Moving garden containers are a great way to maximize small spots in your garden or for moving houseplants in and out. Portable containers are also easy to move from shade to sun and then back to shade if summer afternoons get too hot. Planters that move can be complicated and expensive, but they can also be surprisingly simple to construct, often from upcycled or found materials. Here are a few possibilities for making handy containers with wheels.
About Portable Containers
Casters are your friends when it comes to creating moving garden containers. Be sure to use heavy-duty casters, as movable containers are very heavy when they’re filled with plants and damp potting mix. If you’ve ever had to lug a huge houseplant around, you know what I mean.
If you’re making portable containers from wood, spend a little more money and use rot-resistant lumber. Avoid softwoods, which won’t hold up to weather in most climates and are more likely to be damaged by pests or fungus. Any type of garden container with wheels must have drainage holes in the bottom. Without drainage, plants are liable to rot very quickly.
Consider painting the inside of movable containers with pond paint, which is expensive but durable and non-toxic. Epoxy paint, which is a bit less expensive, also works well and is safe for people and plants. Fill your portable container with potting soil made specifically for raised gardens or use regular potting mix if the movable container is small.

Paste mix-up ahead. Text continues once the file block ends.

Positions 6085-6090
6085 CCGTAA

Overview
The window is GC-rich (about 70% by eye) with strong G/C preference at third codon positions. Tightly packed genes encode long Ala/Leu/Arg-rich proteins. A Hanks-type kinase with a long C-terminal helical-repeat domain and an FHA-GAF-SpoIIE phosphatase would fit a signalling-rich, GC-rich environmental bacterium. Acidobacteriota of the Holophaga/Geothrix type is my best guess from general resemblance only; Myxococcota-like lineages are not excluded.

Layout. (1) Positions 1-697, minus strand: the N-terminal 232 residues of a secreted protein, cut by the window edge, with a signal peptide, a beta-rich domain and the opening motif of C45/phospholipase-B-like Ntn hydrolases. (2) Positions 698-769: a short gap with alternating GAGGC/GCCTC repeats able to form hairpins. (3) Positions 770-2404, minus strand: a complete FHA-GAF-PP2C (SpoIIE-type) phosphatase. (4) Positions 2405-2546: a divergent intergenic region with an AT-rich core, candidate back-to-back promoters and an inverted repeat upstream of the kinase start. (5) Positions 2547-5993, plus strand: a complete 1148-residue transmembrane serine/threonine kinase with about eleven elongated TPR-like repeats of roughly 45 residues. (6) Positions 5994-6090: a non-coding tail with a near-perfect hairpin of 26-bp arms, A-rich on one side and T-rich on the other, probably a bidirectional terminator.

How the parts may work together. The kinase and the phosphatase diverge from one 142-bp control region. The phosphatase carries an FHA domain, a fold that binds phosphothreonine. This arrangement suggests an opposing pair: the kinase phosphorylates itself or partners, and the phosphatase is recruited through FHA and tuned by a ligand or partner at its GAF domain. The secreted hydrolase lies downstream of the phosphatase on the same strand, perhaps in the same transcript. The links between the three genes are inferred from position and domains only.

Making Garden Containers with Wheels
Galvanized metal containers can easily be turned into planters that move. For example, consider metal trash cans, livestock troughs, or nearly any industrial container (be sure the container hasn’t been used for storage of toxic materials). If the portable container is large, you may want to add a pre-cut piece of pressure-treated wood to the bottom before you add the coasters.
Visit your local thrift shop and search out things to make funky movable carts from upcycled objects. To keep projects simple, look for items that already have wheels such as an old baby carriage, rolling baby cribs, or bassinets. Paint a used grocery cart with rust-resistant paint and then set flowerpots in the cart.
Got an old wheelbarrow laying around? Paint the wheelbarrow or leave it as-is for a charming, rustic appearance. Fill the wheelbarrow with potting soil and plant veggies or blooming annuals. You can always build a simple wooden box. Paint or seal the inside and use exterior paint on the outside. Use deck screws and exterior grade wood glue for a more secure hold.
Ideas are endless.
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A Credentialed Garden Writer, Mary H. Dyer was with Gardening Know How in the very beginning, publishing articles as early as 2007.
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